There are two ways to approach the tarot hero’s journey. The first is your personal journey of learning, using, and understanding the tarot as you live the rest of your life. This is a life-long journey.
The second tarot journey is presented in this post and video. In this journey, The Fool (the first card of the tarot deck) becomes the hero of his or her own life by taking a path that travels through each of the 22 Major Arcana cards.
This becomes the story of The Fool’s Hero’s Journey (as presented by Joseph Campbell in The Hero With A Thousand Faces). The Hero’s Journey is a storytelling structure used by writers and artists as a way to understand the common archetypes and problems of life.
The Tarot Hero’s Journey
The Hero’s Journey is a classic storytelling structure dating back thousands of years.
The Hero – or Heroine – has a problem they must solve, but the only way to solve it is to go on a quest of self-discovery. They will have many problems and meet many people who stand in their way, and they must dig deep within themselves to accept and implement the changes needed to succeed.
In the tarot, there are many ways to interpret the Hero’s Journey. In this video, I’ll be using The Fool card to travel through the rest of the Major Arcana, meeting archetypes and obstacles along the way.
In the Hero’s Journey, there are 12 steps or phases that the hero must complete, and in most stories they happen in this order:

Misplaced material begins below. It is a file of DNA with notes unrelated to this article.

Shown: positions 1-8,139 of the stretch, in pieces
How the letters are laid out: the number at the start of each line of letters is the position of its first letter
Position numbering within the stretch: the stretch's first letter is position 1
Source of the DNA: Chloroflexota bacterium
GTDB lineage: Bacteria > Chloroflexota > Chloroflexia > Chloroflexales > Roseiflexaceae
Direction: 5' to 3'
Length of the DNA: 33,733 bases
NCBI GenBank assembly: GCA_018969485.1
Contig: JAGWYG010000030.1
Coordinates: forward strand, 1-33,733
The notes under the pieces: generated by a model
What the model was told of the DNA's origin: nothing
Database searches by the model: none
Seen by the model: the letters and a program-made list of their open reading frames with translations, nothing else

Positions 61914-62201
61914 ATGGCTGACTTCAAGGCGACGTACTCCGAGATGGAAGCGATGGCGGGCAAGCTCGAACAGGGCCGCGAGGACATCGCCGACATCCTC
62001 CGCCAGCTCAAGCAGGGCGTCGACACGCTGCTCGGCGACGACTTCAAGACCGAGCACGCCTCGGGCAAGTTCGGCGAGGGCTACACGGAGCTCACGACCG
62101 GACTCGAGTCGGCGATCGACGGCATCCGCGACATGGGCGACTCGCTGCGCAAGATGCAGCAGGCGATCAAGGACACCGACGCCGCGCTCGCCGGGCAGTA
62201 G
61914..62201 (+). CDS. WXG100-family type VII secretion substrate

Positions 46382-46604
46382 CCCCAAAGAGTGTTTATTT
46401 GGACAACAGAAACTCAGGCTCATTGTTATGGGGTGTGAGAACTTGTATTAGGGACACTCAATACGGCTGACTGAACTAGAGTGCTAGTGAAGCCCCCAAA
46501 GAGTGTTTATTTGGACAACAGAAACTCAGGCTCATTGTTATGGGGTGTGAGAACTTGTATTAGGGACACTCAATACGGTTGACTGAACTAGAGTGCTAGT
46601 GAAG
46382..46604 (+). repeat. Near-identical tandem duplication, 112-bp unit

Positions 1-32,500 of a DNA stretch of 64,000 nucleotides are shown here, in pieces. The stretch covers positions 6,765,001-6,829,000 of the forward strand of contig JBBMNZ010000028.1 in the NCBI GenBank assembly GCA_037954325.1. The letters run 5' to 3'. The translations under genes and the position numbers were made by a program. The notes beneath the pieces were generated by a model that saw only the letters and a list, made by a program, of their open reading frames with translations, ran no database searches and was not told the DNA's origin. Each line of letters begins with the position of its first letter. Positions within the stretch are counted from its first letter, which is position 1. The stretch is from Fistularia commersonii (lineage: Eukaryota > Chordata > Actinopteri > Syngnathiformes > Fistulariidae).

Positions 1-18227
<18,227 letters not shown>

One: The Ordinary World
The hero is oblivious of the adventures to come. His everyday life is problem-free. In a story, this is where we get to know the personality of the hero and we see their flaws and weaknesses play out in their ordinary, every day life.
In our tarot journey, the Ordinary World is represented by The Fool card, the first card in the Major Arcana.
Two: The Call to Adventure
Something happens to shake up the hero’s world. It may be big or small, but it disrupts the hero’s comfort and he or she must face the challenge to find a solution.
The Call to Adventure is represented by The Magician card, the second card in the Major Arcana.
Three: The Refusal of the Call
Most often, the hero will outright refuse to fix the problem, or will have doubts about his ability to do so.
His comfortable couch seems much more appealing than the unknown and perilous road ahead.
In a story, the Refusal of the Call is optional. There are no cards in the Major Arcana that perfectly match the refusal.
Four: Meeting the Mentor
The hero needs someone (or something) to spur him into action and point him in a direction. This guidance usually comes in the form of a mentor who gives the hero strength and courage.
They each have unique wisdom and experience, and depending on the hero’s problem, will have the advice he or she needs.
Five: Crossing the Threshold (into the new world)
The hero is ready to begin the journey. At this point in the story, our hero will leave his or her comfortable and familiar life and Cross the Threshold into a new world. In most stories, this is a literal change of location.
He is committed and once the journey starts, there is no going back. In the journey through the tarot, this is represented by The Chariot card.
Six: Tests, Allies, and Enemies
Things never go easy for our hero. Now that he has committed to his quest, there will be a series of increasingly difficult challenges to test him. This will be a combination of obstacles in his path, bad choices or mistakes, and people who try to stop him.
He will earn friends who help prepare him for the greater ordeals yet to come.
He will come across enemies who will do everything they can to stop him.
He will succeed and fail during these challenges, growing stronger through each one.
Seven: Approach to the Inmost Cave
The hero must dig deep before confronting his deepest fears and problems. In a story, the Inmost Cave may be a scary place, person, or conflict that the hero must face.